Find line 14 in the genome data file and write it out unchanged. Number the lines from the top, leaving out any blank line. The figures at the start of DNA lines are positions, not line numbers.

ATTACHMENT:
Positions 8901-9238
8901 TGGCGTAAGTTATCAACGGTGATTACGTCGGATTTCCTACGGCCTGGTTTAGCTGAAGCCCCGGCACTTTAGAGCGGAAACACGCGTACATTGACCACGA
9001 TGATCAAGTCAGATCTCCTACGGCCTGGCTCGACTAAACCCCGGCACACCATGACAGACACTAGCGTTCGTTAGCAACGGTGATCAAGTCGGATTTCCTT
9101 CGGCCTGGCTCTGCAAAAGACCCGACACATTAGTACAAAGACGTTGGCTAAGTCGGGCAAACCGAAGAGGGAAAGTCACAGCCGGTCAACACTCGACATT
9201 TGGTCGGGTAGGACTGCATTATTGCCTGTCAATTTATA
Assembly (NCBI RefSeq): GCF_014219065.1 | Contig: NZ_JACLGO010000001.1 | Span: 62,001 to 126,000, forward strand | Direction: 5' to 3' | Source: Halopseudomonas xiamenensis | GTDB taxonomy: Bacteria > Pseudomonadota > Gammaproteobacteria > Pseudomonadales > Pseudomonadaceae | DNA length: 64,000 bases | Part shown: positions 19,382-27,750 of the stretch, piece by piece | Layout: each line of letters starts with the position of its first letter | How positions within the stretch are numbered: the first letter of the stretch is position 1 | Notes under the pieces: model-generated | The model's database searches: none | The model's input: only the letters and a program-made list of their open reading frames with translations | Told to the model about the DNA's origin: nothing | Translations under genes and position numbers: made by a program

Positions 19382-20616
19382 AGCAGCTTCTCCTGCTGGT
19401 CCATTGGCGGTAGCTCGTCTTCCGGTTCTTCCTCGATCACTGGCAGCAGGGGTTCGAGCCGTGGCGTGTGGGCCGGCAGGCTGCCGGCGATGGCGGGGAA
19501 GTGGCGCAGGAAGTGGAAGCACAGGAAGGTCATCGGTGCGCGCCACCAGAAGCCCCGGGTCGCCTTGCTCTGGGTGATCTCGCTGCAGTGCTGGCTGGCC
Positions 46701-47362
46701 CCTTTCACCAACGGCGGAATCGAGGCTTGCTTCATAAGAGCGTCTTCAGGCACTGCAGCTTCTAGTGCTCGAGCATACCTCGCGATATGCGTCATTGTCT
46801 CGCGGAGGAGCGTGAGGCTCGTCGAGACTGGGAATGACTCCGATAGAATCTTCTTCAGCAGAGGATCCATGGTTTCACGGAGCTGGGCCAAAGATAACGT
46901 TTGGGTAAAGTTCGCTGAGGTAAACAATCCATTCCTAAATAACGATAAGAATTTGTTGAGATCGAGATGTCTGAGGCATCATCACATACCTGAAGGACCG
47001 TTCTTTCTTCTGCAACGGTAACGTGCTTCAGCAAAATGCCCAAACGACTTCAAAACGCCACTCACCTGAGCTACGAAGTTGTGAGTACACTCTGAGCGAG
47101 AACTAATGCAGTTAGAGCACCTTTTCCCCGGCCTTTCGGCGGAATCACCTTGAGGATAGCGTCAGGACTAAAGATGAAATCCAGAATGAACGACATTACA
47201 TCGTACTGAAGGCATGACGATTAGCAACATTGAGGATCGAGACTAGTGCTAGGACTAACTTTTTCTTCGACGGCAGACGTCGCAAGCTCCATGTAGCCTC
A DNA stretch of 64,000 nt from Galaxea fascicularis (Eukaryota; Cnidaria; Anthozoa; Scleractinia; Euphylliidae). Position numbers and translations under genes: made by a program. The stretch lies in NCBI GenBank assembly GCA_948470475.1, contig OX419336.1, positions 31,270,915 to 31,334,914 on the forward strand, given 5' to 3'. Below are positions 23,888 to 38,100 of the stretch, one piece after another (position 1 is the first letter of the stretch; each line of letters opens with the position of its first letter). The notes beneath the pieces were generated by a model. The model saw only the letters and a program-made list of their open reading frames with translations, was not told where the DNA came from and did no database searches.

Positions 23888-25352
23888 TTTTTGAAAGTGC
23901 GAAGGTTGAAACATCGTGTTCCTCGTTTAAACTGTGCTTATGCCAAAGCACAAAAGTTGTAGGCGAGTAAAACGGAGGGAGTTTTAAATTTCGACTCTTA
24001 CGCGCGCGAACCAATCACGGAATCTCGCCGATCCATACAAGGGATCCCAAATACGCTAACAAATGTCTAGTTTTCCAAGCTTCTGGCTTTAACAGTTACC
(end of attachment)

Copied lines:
46901 TTGGGTAAAGTTCGCTGAGGTAAACAATCCATTCCTAAATAACGATAAGAATTTGTTGAGATCGAGATGTCTGAGGCATCATCACATACCTGAAGGACCG